• The effect of the intensity and method of pruning on the growth and yield of the apple variety ’Idared’ under conditions of ecological and integrated growing systems
    35-39.
    Views:
    252

    Summary: On the Experimental Farm of the Debrecen University at Pallag, a factorial experiment has been started at springtime of 2008 on an orchard of 12 year old apple trees ’Idared’ grafts on M 26 understocks. The first factor was the growing system (integrated versus ecological), the second was the intensity of pruning (strong versus moderate thinning of the crown), whereas the third was the method of pruning (shortening versus thinning of individual shoots). Measurements have been concentrated on shoot growth, flower initiation, fruit set and accumulated yield of two successive seasons. The following conclusions are made.
    – In the ecological growing system, strong thinning proved to be beneficial for growth as well as for fruit bearing. – Strong thinning combined with shortening of shoots diminished yield in the first year, whereas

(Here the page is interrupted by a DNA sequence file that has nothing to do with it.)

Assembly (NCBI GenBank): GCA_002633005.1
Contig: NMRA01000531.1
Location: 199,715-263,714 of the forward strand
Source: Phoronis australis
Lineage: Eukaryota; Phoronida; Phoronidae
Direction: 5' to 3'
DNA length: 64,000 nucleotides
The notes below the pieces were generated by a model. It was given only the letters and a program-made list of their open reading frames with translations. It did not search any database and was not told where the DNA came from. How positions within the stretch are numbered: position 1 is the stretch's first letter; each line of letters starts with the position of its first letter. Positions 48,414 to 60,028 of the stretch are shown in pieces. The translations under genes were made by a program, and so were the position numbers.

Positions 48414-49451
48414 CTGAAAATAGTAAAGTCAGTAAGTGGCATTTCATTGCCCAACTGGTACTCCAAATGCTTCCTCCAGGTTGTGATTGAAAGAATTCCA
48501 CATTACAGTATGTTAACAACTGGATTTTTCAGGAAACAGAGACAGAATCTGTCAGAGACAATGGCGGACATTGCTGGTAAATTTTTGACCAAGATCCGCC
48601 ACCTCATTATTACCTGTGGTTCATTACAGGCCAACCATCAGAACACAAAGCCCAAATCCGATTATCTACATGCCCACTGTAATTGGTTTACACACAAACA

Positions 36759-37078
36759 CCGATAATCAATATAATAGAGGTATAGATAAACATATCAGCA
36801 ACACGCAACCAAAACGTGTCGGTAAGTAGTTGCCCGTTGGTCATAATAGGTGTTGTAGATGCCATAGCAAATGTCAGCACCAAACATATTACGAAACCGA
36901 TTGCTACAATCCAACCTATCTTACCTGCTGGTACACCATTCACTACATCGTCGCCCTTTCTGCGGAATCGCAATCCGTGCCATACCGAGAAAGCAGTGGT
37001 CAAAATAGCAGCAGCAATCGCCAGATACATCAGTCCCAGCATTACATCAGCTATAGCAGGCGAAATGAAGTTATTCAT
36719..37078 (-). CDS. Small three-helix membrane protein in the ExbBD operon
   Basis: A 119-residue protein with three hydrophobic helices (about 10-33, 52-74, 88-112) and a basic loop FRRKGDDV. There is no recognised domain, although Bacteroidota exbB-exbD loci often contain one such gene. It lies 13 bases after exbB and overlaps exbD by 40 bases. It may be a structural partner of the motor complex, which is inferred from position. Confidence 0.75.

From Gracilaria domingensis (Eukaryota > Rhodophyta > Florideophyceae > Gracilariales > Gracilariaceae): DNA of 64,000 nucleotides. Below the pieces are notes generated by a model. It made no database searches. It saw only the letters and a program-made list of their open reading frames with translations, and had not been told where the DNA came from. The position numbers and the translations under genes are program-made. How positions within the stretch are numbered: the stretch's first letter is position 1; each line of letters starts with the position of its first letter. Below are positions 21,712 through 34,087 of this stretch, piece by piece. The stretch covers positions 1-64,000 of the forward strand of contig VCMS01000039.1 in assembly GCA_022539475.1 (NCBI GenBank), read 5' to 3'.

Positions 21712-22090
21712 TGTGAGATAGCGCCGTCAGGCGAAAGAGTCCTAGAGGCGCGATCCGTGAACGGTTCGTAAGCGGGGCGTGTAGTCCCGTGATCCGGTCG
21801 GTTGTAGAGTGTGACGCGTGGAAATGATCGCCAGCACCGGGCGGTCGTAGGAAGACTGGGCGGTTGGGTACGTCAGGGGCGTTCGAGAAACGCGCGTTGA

moderate thinning combined with shortening of shoots caused favourable growth and fruit bearing.
    – In the ecological growing system, the moderate shoot growth was associated with better flower initiation, which increases the chances of alternate yielding.
    – According to our results, the flower initiation of the ‘Idared’ was stimulated univocally by the thinning of shoots regardless of the intensity of pruning.
    The right choice of the intensity and method of pruning is a decisive moment of a successful yield in the ecological apple growing system

  • Nutritional aspects of producing fruits organically
    69-74.
    Views:
    209